Thousands march against gas extraction in Groningen

Some 4,500 people march through the city of Groningen in protest against gas extraction in the province, 7 Feb 2017
Some 4,500 people march through the city of Groningen in protest against gas extraction in the province, 7 Feb 2017. (Photo: @Piet_Zijlstra / Twitter)

Thousands of people participated in a torchlight march through the city of Groningen on Tuesday as a protest against the Dutch government's policy on gas extraction in the northern province. Organizers estimate that about 4,500 people joined the march. The protesters want gas extraction to be further reduced, preferably to zero, and earthquake damage to be compensated, NU.nl reports. 

The municipality of Groningen is also lobbying to have a built in the city, according to NRC. On Monday State Secretary Sharon Dijksma of Infrastructure and Environment announced that the new Global Center of Excellence on Climate Adaption will be housed in the Netherlands. The municipality believes that the government "owes it to Groningen" to base the center in the north to compensate for the damages caused by  gas extraction in the province.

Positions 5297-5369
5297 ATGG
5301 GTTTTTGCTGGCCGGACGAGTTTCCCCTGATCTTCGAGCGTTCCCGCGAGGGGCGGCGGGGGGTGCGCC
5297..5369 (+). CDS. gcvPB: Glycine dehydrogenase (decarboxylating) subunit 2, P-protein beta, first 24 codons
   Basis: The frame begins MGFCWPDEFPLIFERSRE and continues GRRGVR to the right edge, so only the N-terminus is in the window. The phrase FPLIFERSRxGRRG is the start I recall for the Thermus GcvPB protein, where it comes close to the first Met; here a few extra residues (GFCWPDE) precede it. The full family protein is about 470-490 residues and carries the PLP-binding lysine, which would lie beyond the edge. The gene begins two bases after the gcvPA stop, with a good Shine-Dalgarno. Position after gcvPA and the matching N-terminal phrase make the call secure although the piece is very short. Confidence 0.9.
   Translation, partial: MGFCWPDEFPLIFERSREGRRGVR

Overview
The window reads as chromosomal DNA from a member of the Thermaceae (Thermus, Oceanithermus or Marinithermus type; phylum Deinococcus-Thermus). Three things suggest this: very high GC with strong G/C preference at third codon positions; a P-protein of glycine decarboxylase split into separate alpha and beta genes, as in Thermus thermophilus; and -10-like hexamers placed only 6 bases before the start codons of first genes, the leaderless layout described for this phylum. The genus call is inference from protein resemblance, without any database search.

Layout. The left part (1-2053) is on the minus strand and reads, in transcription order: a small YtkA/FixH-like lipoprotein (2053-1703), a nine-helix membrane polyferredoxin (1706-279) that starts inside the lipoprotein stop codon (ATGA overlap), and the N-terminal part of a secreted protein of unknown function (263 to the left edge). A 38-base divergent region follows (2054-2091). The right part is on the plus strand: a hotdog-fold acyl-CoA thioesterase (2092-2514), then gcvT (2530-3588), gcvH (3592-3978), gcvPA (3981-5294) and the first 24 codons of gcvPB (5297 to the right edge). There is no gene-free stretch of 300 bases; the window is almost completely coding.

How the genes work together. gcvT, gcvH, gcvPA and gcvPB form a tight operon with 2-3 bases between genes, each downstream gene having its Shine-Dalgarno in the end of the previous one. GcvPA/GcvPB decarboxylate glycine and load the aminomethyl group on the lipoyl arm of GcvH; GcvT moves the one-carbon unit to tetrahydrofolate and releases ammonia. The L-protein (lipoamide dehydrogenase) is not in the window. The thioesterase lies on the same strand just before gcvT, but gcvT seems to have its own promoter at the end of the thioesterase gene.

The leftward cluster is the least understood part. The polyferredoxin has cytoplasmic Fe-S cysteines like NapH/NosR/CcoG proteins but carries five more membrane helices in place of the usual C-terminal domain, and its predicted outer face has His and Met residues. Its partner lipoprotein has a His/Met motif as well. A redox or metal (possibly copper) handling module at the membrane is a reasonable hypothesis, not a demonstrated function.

The torchlight march started in the Vismark, proceeded through the city center and ended in the Vismark again. At the end of the march, a manifesto was handed to the Commissioner of the King in Groningen. 

With the protest Groningen residents want to show that their patience is at an end, one of the organizers Dick Kleijer said to NU.nl. Many residents believe that gas extraction leads to financial damages and increased safety risks in the form of fracking earthquakes. The earthquakes damage homes and cause a feeling of insecurity among local residents. 

The turnout for the march was much larger than expected. The organizers had to double the number of torches to 3 thousand to make sure that as many people as possible have a torch to carry. According to Kleijer, the mayors of almost all cities and towns in the province participated in the march. 

Gas extraction is also falling out of favor in other parts of the Netherlands. Dutch bank Rabobank announced last week that it will no longer finance companies that drill for gas in the Wadden Sea. 

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